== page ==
According to the FDA, Genetic Engineering is the name for certain methods that scientists use to introduce new traits or characteristics to an organism. For example, plants may be genetically engineered to produce characteristics that enhance the growth or nutritional profile of food crops. While these technique are sometimes referred to as "genetic modification," FDA considers “genetic engineering” to be the more precise term. Food and food ingredients from genetically engineered plants were introduced into our food supply in the 1990s.
GMOs can be engineered using genes from bacteria, viruses, insects, animals or humans. The USDA does not require the labeling of these foods. Europe and other industrialized countries, on the other hand, are stringent in labeling their foods.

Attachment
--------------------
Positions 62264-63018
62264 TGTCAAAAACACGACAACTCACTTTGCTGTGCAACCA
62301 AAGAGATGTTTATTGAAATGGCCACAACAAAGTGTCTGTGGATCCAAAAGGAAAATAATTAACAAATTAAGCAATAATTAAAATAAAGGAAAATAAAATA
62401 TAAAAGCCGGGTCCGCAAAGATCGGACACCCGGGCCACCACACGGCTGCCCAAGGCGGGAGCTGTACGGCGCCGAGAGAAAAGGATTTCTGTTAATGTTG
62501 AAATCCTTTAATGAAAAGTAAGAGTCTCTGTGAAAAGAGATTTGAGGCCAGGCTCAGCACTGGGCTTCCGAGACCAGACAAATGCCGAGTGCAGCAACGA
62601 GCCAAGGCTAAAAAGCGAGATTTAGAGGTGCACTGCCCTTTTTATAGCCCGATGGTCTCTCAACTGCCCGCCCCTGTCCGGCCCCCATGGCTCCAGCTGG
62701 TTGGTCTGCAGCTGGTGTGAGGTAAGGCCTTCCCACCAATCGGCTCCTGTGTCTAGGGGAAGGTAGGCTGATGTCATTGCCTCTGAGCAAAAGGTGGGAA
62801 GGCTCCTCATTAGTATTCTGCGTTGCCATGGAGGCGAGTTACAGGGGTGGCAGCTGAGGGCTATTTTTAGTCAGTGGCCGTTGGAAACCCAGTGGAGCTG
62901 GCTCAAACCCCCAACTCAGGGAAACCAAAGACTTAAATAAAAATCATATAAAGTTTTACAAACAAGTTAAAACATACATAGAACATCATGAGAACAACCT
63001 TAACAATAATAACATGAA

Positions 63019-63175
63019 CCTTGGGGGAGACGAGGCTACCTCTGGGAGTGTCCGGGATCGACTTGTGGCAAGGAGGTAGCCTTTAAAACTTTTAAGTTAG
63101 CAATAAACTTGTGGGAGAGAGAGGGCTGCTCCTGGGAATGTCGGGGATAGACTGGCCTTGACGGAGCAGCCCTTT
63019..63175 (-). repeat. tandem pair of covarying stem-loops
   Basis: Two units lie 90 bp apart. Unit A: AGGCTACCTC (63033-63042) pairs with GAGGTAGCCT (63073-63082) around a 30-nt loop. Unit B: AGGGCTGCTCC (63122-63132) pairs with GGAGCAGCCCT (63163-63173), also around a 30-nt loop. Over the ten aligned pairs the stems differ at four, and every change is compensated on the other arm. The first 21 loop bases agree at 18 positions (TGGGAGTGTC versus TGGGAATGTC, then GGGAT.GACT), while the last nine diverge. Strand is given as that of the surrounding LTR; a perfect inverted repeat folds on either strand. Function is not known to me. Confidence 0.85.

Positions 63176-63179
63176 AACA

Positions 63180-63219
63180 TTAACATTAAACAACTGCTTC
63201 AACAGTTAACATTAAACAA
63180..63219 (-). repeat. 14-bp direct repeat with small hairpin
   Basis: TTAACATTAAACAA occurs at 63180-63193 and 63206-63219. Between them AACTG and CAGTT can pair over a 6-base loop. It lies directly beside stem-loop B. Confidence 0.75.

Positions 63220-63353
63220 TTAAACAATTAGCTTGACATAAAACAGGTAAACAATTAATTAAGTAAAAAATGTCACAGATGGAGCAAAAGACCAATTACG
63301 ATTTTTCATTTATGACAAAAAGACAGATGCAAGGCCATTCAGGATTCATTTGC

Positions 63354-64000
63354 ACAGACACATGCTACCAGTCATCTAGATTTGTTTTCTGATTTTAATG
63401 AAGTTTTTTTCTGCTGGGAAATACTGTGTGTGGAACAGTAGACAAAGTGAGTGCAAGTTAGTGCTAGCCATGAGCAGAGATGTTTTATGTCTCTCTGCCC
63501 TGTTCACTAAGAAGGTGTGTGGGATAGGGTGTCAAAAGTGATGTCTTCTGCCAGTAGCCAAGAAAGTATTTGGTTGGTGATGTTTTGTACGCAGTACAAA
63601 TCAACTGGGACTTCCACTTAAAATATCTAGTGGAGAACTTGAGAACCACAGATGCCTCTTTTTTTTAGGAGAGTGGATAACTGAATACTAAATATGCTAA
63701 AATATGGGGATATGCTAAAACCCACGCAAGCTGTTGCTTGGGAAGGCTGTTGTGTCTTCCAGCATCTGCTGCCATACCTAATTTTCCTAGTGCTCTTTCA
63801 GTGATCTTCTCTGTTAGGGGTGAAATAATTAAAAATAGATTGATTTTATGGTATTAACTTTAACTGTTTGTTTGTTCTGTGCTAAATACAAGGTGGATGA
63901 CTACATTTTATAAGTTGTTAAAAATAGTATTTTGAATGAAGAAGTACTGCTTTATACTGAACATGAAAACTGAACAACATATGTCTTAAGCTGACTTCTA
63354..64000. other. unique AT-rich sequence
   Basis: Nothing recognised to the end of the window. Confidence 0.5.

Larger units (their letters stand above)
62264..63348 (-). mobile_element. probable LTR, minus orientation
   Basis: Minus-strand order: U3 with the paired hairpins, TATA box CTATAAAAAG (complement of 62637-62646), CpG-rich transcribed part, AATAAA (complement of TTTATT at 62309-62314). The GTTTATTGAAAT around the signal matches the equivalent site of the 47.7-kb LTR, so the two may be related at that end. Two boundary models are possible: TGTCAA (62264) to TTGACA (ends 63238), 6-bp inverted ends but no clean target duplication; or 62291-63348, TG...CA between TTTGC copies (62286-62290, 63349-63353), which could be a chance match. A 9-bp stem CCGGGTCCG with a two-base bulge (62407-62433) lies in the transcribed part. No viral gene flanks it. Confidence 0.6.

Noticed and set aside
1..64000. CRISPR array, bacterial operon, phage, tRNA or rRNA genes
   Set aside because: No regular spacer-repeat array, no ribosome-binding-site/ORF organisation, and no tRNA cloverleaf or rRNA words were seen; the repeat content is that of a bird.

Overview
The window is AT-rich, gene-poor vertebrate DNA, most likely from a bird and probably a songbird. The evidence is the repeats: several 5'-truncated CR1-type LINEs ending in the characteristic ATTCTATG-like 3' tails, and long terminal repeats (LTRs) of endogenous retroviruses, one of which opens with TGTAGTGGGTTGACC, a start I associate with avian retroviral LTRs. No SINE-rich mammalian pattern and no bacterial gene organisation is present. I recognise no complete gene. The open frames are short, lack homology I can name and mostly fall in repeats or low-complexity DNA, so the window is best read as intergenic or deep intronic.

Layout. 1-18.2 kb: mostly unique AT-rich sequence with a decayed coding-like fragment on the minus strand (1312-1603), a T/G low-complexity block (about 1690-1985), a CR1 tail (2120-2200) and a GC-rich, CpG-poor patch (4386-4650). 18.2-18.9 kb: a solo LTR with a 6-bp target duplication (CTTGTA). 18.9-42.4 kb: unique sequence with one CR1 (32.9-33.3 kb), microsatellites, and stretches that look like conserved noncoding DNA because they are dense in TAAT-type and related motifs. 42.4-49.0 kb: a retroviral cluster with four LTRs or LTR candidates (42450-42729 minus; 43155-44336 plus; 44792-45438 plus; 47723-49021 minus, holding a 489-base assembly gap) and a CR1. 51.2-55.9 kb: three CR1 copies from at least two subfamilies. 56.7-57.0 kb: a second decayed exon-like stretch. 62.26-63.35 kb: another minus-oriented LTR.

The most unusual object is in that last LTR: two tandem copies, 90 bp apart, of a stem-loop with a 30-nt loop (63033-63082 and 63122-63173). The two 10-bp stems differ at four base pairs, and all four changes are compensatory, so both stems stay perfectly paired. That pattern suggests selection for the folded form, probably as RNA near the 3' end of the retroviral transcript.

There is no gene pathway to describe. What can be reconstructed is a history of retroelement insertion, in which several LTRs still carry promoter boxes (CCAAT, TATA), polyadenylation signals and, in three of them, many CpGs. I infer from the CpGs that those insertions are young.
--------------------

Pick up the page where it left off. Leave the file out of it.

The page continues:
There is a controversy over GMO foods, as to whether or not they are healthy for consumption. There is a wide divergence of opinions on this. If you wish to avoid GMO foods until you feel greater surety as to their safety, there are alternatives.
To help you, the following information describes what constitutes genetically modified products and the difference between GMOs and ‘organic’ food.
Tips for Avoiding GMO Crops:
Buy Organic – Certified Organic Products are not allowed to contain any GMOs. Look for the symbol on the packaging. Products labeled as ‘100% Organic’, ‘Organic’, or ‘made with organic ingredients’ are not allowed to contain GMOs. Note that products labeled ‘made with organic ingredients’ require only 70% of the ingredients to be organic.
Look for Non-GMO Labels – Some labels state non-GMO. Others spell out made without genetically modified materials. You may find only a single ingredient labeled as non-GMO, such as soy lecithin.
Avoid At-Risk Ingredients – Most of the GM ingredients are made from corn, soybeans, canola, and cottonseed oils used in processed foods.
Certified Organic Foods - Only buy processed food, frozen food or canned food that are labeled as ‘Organic’, ‘100 % Organic’, or made with organic ingredients. Check for the certification (symbols) on the packages.